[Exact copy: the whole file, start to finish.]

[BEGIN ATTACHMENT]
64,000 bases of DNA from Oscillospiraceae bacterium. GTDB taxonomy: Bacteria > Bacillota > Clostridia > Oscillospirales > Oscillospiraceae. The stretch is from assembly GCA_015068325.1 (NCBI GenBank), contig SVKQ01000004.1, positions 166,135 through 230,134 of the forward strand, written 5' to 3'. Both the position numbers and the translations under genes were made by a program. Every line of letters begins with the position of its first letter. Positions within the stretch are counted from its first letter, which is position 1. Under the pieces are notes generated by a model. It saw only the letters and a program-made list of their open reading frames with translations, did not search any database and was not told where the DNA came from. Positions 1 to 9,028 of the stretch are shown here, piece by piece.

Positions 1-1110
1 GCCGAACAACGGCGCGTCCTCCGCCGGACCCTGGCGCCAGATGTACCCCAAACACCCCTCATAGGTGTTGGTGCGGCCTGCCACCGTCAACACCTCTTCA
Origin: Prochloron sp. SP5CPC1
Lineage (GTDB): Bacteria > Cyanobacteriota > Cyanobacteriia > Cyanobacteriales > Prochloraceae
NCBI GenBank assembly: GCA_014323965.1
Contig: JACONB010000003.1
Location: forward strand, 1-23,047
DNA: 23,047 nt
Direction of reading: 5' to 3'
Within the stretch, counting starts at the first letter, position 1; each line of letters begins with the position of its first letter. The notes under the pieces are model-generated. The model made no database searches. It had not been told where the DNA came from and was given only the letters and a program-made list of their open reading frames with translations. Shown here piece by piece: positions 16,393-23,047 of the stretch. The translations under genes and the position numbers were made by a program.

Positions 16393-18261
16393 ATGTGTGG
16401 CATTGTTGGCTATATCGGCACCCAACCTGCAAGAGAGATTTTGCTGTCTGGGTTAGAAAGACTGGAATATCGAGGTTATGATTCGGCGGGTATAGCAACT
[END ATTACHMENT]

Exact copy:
64,000 bases of DNA from Oscillospiraceae bacterium. GTDB taxonomy: Bacteria > Bacillota > Clostridia > Oscillospirales > Oscillospiraceae. The stretch is from assembly GCA_015068325.1 (NCBI GenBank), contig SVKQ01000004.1, positions 166,135 through 230,134 of the forward strand, written 5' to 3'. Both the position numbers and the translations under genes were made by a program. Every line of letters begins with the position of its first letter. Positions within the stretch are counted from its first letter, which is position 1. Under the pieces are notes generated by a model. It saw only the letters and a program-made list of their open reading frames with translations, did not search any database and was not told where the DNA came from. Positions 1 to 9,028 of the stretch are shown here, piece by piece.

Positions 1-1110
1 GCCGAACAACGGCGCGTCCTCCGCCGGACCCTGGCGCCAGATGTACCCCAAACACCCCTCATAGGTGTTGGTGCGGCCTGCCACCGTCAACACCTCTTCA
Origin: Prochloron sp. SP5CPC1
Lineage (GTDB): Bacteria > Cyanobacteriota > Cyanobacteriia > Cyanobacteriales > Prochloraceae
NCBI GenBank assembly: GCA_014323965.1
Contig: JACONB010000003.1
Location: forward strand, 1-23,047
DNA: 23,047 nt
Direction of reading: 5' to 3'
Within the stretch, counting starts at the first letter, position 1; each line of letters begins with the position of its first letter. The notes under the pieces are model-generated. The model made no database searches. It had not been told where the DNA came from and was given only the letters and a program-made list of their open reading frames with translations. Shown here piece by piece: positions 16,393-23,047 of the stretch. The translations under genes and the position numbers were made by a program.

Positions 16393-18261
16393 ATGTGTGG
16401 CATTGTTGGCTATATCGGCACCCAACCTGCAAGAGAGATTTTGCTGTCTGGGTTAGAAAGACTGGAATATCGAGGTTATGATTCGGCGGGTATAGCAACT